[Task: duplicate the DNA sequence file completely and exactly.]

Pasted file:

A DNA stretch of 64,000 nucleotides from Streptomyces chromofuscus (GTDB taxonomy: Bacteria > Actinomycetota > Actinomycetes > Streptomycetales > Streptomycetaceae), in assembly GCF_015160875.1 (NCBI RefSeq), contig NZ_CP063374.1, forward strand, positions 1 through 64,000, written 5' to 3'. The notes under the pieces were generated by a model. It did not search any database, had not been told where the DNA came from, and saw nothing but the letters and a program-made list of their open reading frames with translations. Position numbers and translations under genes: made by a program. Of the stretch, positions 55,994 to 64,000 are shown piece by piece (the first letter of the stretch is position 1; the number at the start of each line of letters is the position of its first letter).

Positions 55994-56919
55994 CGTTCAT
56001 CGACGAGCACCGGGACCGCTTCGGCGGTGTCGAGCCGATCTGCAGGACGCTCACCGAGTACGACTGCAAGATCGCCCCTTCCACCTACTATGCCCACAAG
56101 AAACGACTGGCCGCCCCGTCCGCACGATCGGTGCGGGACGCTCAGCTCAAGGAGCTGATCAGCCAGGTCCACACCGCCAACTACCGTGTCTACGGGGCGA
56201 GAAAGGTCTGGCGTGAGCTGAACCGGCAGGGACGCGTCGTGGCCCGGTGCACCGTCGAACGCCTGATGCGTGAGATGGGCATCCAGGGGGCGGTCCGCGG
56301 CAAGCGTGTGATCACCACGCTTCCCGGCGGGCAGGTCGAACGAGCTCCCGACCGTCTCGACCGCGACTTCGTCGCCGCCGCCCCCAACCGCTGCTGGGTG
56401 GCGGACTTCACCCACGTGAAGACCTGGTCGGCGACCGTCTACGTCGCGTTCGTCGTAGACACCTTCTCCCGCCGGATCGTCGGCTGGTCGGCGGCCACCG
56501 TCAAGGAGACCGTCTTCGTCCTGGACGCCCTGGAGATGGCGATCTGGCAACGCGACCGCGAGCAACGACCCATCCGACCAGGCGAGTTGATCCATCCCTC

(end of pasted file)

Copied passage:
A DNA stretch of 64,000 nucleotides from Streptomyces chromofuscus (GTDB taxonomy: Bacteria > Actinomycetota > Actinomycetes > Streptomycetales > Streptomycetaceae), in assembly GCF_015160875.1 (NCBI RefSeq), contig NZ_CP063374.1, forward strand, positions 1 through 64,000, written 5' to 3'. The notes under the pieces were generated by a model. It did not search any database, had not been told where the DNA came from, and saw nothing but the letters and a program-made list of their open reading frames with translations. Position numbers and translations under genes: made by a program. Of the stretch, positions 55,994 to 64,000 are shown piece by piece (the first letter of the stretch is position 1; the number at the start of each line of letters is the position of its first letter).

Positions 55994-56919
55994 CGTTCAT
56001 CGACGAGCACCGGGACCGCTTCGGCGGTGTCGAGCCGATCTGCAGGACGCTCACCGAGTACGACTGCAAGATCGCCCCTTCCACCTACTATGCCCACAAG
56101 AAACGACTGGCCGCCCCGTCCGCACGATCGGTGCGGGACGCTCAGCTCAAGGAGCTGATCAGCCAGGTCCACACCGCCAACTACCGTGTCTACGGGGCGA
56201 GAAAGGTCTGGCGTGAGCTGAACCGGCAGGGACGCGTCGTGGCCCGGTGCACCGTCGAACGCCTGATGCGTGAGATGGGCATCCAGGGGGCGGTCCGCGG
56301 CAAGCGTGTGATCACCACGCTTCCCGGCGGGCAGGTCGAACGAGCTCCCGACCGTCTCGACCGCGACTTCGTCGCCGCCGCCCCCAACCGCTGCTGGGTG
56401 GCGGACTTCACCCACGTGAAGACCTGGTCGGCGACCGTCTACGTCGCGTTCGTCGTAGACACCTTCTCCCGCCGGATCGTCGGCTGGTCGGCGGCCACCG
56501 TCAAGGAGACCGTCTTCGTCCTGGACGCCCTGGAGATGGCGATCTGGCAACGCGACCGCGAGCAACGACCCATCCGACCAGGCGAGTTGATCCATCCCTC